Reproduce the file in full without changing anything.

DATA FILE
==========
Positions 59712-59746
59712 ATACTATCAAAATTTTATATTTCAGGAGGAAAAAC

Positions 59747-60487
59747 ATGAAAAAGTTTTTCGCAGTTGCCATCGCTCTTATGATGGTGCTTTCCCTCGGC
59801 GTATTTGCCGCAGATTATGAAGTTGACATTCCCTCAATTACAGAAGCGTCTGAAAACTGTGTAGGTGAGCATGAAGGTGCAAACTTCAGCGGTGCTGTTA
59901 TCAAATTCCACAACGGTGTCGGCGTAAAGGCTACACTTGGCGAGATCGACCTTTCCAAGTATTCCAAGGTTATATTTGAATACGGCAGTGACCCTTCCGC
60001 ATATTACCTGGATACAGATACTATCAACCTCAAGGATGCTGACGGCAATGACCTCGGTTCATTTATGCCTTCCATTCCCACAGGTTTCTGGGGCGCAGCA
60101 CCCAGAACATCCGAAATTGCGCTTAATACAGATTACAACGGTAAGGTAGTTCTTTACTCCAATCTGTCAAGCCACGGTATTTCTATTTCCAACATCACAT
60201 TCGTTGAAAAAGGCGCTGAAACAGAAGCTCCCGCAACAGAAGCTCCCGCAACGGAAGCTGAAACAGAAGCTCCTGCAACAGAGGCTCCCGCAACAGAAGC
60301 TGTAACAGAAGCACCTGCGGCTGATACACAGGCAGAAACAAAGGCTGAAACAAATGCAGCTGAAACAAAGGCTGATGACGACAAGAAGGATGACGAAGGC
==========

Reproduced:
Positions 59712-59746
59712 ATACTATCAAAATTTTATATTTCAGGAGGAAAAAC

Positions 59747-60487
59747 ATGAAAAAGTTTTTCGCAGTTGCCATCGCTCTTATGATGGTGCTTTCCCTCGGC
59801 GTATTTGCCGCAGATTATGAAGTTGACATTCCCTCAATTACAGAAGCGTCTGAAAACTGTGTAGGTGAGCATGAAGGTGCAAACTTCAGCGGTGCTGTTA
59901 TCAAATTCCACAACGGTGTCGGCGTAAAGGCTACACTTGGCGAGATCGACCTTTCCAAGTATTCCAAGGTTATATTTGAATACGGCAGTGACCCTTCCGC
60001 ATATTACCTGGATACAGATACTATCAACCTCAAGGATGCTGACGGCAATGACCTCGGTTCATTTATGCCTTCCATTCCCACAGGTTTCTGGGGCGCAGCA
60101 CCCAGAACATCCGAAATTGCGCTTAATACAGATTACAACGGTAAGGTAGTTCTTTACTCCAATCTGTCAAGCCACGGTATTTCTATTTCCAACATCACAT
60201 TCGTTGAAAAAGGCGCTGAAACAGAAGCTCCCGCAACAGAAGCTCCCGCAACGGAAGCTGAAACAGAAGCTCCTGCAACAGAGGCTCCCGCAACAGAAGC
60301 TGTAACAGAAGCACCTGCGGCTGATACACAGGCAGAAACAAAGGCTGAAACAAATGCAGCTGAAACAAAGGCTGATGACGACAAGAAGGATGACGAAGGC